Murk J. Bottema

Flinders University, Tarndarnya, South Australia, Australia

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Publications (37)32.93 Total impact

  • Xi-Zhao Li, Simon Williams, Murk J. Bottema
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    ABSTRACT: Texture analysis based on textons is extended by introducing a method for computing textons of arbitrary order. First-, second- and third-order textons are applied to classify screening mammograms as to indicate a low or high risk of breast cancer. First-order textons are found to provide better estimates of breast cancer risk than other orders on their own but the combination of first- and second-order textons outperforms first-order textons alone and other combinations of two orders. Combining all three orders of textons does not improve classification. This example indicates that including higher-order textons has the potential to improve classification performance.
    Pattern Recognition. 01/2014; 47(3):1375–1382.
  • Xi-Zhao Li, Simon Williams, Murk J. Bottema
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    ABSTRACT: Breast density is a known risk factor for breast cancer. Here two classes of texture features, one based on textons derived from local pixel intensity variation and one based on oriented tissue structure characteristics are measured on different regions of the breast in an effort to clarify the potential contribution of texture independent of local tissue density to estimate breast cancer risk. The region just behind the nipple is found to be the most significant local region for estimating risk, but estimates based on the entire breast perform better. Texton features are found to perform better than features based on oriented tissue structure.
    Pattern Recognition Letters 01/2014; 36:117–124. · 1.27 Impact Factor
  • Xi-Zhao Li, Simon Williams, Murk J. Bottema
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    ABSTRACT: Image intensity and texture in screening mammograms are thought to be associated with the risk of breast cancer. Studies on developing automatic breast cancer risk assessment schemes tend to employ texture measures which are correlated to local background intensity. Accordingly, the contribution of texture alone to risk assessment is not known. Here background intensity independent texture measures are used to assess cancer risk. Moreover risk assessment based on background intensity independent texture outperforms intensity dependent texture suggesting that local image background intensity may confound risk assessment. Performance seems to depend on the view of the breast and so suggests that optimizing schemes for different views may improve risk assessment.
    Pattern Recognition Letters 07/2013; 34(9):1053–1062. · 1.27 Impact Factor
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    ABSTRACT: A model is presented for characterizing the process by which cancellous bone changes in volume and structure over time. The model comprises simulations of local changes resulting from individual remodelling events, known as bone multicellular units (BMU), and an ordinary differential equation for connecting the number of remodelling events to real time. The model is validated on micro-CT scans of tibiae of normal rats, estrogen deprived rats and estrogen deprived rats treated with bisphosphonates. The model explains the asymptotic trends seen in changes of bone volume over time resulting from estrogen deprivation as well as trends seen subsequent to treatment. The model demonstrates that both bone volume and structure changes can be explained in terms of resetting remodelling parameters. The model also shows that either current understanding of the effects of bisphosphonates is not correct or that the simplest description of remodelling does not suffice to explain both the change in bone volume and structure of rats treated with bisphosphonates.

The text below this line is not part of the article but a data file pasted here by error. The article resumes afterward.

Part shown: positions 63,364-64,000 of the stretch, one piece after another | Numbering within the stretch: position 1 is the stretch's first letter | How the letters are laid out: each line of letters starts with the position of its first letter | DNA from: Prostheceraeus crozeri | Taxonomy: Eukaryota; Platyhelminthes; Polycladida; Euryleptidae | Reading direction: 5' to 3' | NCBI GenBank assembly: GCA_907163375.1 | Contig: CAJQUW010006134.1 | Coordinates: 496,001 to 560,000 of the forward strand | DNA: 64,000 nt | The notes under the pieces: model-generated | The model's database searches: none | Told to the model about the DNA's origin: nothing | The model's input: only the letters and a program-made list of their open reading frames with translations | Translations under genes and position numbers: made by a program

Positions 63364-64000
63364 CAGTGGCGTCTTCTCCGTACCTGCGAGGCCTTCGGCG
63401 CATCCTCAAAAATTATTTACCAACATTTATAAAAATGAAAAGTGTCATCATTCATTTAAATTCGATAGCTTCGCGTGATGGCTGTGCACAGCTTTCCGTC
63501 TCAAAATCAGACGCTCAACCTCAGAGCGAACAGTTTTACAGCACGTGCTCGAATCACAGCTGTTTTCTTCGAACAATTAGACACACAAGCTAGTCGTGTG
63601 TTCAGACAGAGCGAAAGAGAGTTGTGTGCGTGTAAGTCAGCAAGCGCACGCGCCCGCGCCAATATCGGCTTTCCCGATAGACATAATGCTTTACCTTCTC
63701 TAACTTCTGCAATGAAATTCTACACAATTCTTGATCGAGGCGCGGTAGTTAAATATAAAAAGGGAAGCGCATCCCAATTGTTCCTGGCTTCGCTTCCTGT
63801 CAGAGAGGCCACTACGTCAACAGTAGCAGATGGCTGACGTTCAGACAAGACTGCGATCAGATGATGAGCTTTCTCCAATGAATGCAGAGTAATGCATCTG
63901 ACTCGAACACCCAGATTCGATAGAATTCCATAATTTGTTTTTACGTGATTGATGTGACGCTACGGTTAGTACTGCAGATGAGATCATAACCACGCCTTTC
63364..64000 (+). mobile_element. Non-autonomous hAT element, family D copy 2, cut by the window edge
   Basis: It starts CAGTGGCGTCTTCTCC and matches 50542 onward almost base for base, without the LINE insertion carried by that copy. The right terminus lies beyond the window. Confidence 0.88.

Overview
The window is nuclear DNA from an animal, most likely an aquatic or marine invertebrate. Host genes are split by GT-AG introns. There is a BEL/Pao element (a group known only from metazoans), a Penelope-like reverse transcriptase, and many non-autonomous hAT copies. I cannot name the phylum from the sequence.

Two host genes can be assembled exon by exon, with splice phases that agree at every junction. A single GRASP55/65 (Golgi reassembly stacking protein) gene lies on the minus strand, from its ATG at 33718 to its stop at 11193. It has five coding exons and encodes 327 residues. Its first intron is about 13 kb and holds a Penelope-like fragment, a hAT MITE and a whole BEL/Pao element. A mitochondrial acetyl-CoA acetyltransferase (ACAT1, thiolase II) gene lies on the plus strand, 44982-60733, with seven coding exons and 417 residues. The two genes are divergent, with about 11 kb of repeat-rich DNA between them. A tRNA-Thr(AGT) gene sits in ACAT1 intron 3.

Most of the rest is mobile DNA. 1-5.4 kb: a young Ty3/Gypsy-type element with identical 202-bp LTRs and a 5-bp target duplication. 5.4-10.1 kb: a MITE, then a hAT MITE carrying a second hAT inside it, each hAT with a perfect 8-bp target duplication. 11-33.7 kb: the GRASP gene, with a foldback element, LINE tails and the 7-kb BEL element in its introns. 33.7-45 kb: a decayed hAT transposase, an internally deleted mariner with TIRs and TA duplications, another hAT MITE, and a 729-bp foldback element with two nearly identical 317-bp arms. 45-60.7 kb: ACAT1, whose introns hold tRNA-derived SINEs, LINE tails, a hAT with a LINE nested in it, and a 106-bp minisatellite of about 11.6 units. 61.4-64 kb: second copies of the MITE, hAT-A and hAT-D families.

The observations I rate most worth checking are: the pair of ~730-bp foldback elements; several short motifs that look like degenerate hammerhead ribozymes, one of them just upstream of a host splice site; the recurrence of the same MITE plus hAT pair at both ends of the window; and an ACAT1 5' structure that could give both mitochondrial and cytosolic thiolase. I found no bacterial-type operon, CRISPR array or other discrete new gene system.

Mathematical biosciences 07/2012; 240(2):132-40. · 1.30 Impact Factor
  • Xi-Zhao Li, Simon Williams, Murk J. Bottema
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    ABSTRACT: Image texture features for detecting malignant masses in screening mammograms are proposed that are independent of background intensity mean and variation. Subtracting local means and dividing by local standard deviation reveals linear structures of approximately 0.7 mm width in screening mammograms. A simple texture feature calculated from on this derived image is used to demonstrate that texture information associated with the location of cancer is retained in the mean and standard deviation normalized image. Such texture features have the potential to provide evidence of malignancy that better complements intensity based features for detecting breast cancer in screening mammograms.
    Proceedings of the 11th international conference on Breast Imaging; 07/2012
  • Simon Williams, Murk J. Bottema
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    ABSTRACT: An important difference between projection images such as x-rays and natural images is that the intensity at a single pixel in a projection image comprises information from all objects between the source and detector. In order to exploit this information, a Dirichlet mixture of Gaussian distributions is used to model the intensity function forming the projection image. The model requires initial seeding of Gaussians and uses the EM (estimation maximisation) algorithm to arrive at a final model. The resulting models are shown to be robust with respect to the number and positions of the Gaussians used to seed the algorithm. As an example, a screening mammogram is modelled as the Dirichlet sum of Gaussians suggesting possible application to early detection of breast cancer.
    Proc SPIE 02/2012;
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    M. Bajger, Fei Ma, S. Williams, M. Bottema
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    ABSTRACT: An automatic method for detection of mammographic masses is presented which utilizes statistical region merging for segmentation (SRM) and linear discriminant analysis (LDA) for classification. The performance of the scheme was evaluated on 36 images selected from the local database of mammograms and on 48 images taken from the Digital Database for Screening Mammography (DDSM). The Az value (area under the ROC curve) for classifying each region was 0.90 for the local dataset and 0.96 for the images from DDSM. Results indicate that SRM segmentation can form part of an robust and efficient basis for analysis of mammograms.
    Digital Image Computing: Techniques and Applications (DICTA), 2010 International Conference on; 01/2011